In soft-sediment coastal waters of Europe, the common cockle Cerastoderma edule is an abundant organism, occuring from Marocco to Norway. This cockle provides space for a variety of parasitic organisms. Via bivalve filtration current, trematodes infect their intermediate hosts by free-swimming propagules (miracidia or cercariae larvae). Infection success and kinetics are closely related to host dynamics (especially growth rates) and to environmental parameters (especially temperature).Parasite species richness and environmental parameters have been surveyed since March 2005 in the same cockle cohort at each site. We investigated trematode infections of C. edule at Moulay Bousselham (Morocco), Aveiro (Portugal), Arcachon (France), Saint-Brieuc (France), Sylt (Germany) and Skallingen (Denmark). Comparisons of the different parasite infracommunities showed no general trend of diversity decline along the latitudinal gradient. A species rich community in the investigated cockles was discovered at all sites with Meiogymnophallus minutus occurring everywhere except in Denmark.With respect to the wide latitudinal distribution of C. edule, this parasite host system is an excellent model for studying the role of climatic factors in determining the diversity as well as distribution and abundance of parasites.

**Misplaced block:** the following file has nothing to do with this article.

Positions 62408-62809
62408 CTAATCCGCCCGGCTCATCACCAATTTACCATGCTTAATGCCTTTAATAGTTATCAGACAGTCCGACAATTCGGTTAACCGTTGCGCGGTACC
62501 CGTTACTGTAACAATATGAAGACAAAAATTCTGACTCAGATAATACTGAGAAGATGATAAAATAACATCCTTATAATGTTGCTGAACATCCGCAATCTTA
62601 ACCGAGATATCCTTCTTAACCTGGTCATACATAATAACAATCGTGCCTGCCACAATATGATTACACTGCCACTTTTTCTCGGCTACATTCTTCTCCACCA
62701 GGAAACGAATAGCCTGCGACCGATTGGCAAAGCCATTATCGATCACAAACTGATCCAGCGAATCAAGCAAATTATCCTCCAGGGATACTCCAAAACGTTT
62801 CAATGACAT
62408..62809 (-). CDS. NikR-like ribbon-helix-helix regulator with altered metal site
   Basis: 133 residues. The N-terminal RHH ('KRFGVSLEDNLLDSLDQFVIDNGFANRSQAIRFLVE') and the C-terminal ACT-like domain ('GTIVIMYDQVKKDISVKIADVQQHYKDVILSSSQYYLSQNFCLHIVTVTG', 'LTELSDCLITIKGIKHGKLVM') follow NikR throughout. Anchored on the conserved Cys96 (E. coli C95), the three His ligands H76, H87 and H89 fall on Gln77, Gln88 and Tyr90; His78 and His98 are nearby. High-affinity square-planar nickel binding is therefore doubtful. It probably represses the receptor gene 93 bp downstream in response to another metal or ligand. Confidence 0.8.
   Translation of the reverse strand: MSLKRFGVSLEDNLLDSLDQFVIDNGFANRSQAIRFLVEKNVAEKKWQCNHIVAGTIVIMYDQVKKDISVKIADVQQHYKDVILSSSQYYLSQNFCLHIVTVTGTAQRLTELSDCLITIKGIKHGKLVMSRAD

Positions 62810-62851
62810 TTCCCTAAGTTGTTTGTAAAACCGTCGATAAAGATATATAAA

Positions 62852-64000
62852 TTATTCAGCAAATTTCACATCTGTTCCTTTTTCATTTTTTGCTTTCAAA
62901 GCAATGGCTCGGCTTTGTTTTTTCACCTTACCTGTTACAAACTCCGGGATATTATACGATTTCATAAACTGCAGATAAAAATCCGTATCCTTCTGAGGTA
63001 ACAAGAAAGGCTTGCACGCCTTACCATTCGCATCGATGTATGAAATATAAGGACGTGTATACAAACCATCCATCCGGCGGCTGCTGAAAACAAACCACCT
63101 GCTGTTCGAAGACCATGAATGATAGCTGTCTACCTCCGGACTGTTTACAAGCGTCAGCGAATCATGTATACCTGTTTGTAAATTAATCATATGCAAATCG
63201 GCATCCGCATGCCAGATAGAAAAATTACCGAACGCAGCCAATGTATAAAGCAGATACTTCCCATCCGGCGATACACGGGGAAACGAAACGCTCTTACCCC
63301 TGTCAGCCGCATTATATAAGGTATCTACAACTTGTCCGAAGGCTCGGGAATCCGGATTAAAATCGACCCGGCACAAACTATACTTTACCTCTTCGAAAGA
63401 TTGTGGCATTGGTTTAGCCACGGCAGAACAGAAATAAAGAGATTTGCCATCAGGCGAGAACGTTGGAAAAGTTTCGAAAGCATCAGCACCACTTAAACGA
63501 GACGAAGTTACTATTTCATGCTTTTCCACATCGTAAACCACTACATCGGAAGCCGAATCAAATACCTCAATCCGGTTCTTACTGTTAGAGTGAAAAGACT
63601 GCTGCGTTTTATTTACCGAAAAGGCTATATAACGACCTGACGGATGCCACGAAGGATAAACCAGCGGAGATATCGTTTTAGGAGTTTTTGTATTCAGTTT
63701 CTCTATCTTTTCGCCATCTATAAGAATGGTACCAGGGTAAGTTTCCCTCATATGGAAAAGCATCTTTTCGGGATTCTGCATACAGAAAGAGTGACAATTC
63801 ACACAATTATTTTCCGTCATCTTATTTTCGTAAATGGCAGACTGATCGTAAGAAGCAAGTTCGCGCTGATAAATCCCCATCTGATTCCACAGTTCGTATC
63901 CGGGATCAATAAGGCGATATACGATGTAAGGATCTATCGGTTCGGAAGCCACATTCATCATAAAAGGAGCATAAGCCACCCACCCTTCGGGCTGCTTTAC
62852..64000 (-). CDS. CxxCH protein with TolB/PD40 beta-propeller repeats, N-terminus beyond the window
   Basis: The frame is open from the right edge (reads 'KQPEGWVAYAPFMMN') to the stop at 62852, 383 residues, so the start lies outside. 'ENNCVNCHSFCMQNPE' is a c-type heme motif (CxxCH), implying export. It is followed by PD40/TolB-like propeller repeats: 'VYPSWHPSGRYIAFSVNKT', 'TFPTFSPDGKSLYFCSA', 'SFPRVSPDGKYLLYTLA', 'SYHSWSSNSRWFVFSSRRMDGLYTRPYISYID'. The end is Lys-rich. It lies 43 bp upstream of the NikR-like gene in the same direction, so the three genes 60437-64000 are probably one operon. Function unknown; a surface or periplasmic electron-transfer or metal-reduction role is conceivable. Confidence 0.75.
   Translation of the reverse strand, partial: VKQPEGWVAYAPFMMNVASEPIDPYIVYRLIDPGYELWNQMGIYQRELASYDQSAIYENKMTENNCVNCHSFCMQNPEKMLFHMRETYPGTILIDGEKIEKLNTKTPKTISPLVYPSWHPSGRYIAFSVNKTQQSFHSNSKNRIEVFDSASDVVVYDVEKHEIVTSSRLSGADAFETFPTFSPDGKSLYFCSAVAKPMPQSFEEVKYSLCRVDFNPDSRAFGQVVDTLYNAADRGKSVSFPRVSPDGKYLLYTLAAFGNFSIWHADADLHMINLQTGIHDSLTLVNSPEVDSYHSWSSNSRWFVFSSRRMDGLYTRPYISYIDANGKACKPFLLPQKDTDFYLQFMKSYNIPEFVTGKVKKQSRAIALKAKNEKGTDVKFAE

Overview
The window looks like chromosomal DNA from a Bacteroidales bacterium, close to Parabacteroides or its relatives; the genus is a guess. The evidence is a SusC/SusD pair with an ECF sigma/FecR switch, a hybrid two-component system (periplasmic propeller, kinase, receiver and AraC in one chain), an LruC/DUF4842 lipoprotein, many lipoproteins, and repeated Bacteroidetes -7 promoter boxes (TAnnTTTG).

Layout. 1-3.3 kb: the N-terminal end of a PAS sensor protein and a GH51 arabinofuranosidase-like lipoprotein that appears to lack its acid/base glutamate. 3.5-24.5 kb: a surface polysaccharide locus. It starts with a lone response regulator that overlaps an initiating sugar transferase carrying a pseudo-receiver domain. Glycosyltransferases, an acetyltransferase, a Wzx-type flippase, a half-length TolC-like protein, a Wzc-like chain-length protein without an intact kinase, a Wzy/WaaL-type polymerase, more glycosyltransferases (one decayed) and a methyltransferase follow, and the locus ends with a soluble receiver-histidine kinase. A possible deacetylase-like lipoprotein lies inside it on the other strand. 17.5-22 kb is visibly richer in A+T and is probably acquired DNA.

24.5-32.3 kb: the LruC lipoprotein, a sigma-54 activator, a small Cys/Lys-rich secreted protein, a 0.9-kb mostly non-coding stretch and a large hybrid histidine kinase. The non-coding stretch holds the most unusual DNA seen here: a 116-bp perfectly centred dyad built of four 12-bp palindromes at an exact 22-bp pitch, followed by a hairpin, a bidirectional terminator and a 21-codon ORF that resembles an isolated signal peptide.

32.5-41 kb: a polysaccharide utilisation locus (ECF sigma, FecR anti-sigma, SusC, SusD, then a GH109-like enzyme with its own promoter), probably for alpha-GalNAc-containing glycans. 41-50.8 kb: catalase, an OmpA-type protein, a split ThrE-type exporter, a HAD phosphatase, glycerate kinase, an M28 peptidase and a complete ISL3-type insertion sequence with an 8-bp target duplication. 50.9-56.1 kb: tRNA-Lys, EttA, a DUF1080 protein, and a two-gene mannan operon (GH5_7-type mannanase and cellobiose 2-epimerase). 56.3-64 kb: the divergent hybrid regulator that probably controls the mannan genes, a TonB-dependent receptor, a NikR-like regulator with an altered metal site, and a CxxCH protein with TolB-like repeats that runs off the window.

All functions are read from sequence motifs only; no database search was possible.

Helmholtz Research Programs > MARCOPOLI (2004-2008) > CO1-Coast in change
Helmholtz Research Programs > MARCOPOLI (2004-2008) > CO2-Coastal diversity - key species and food webs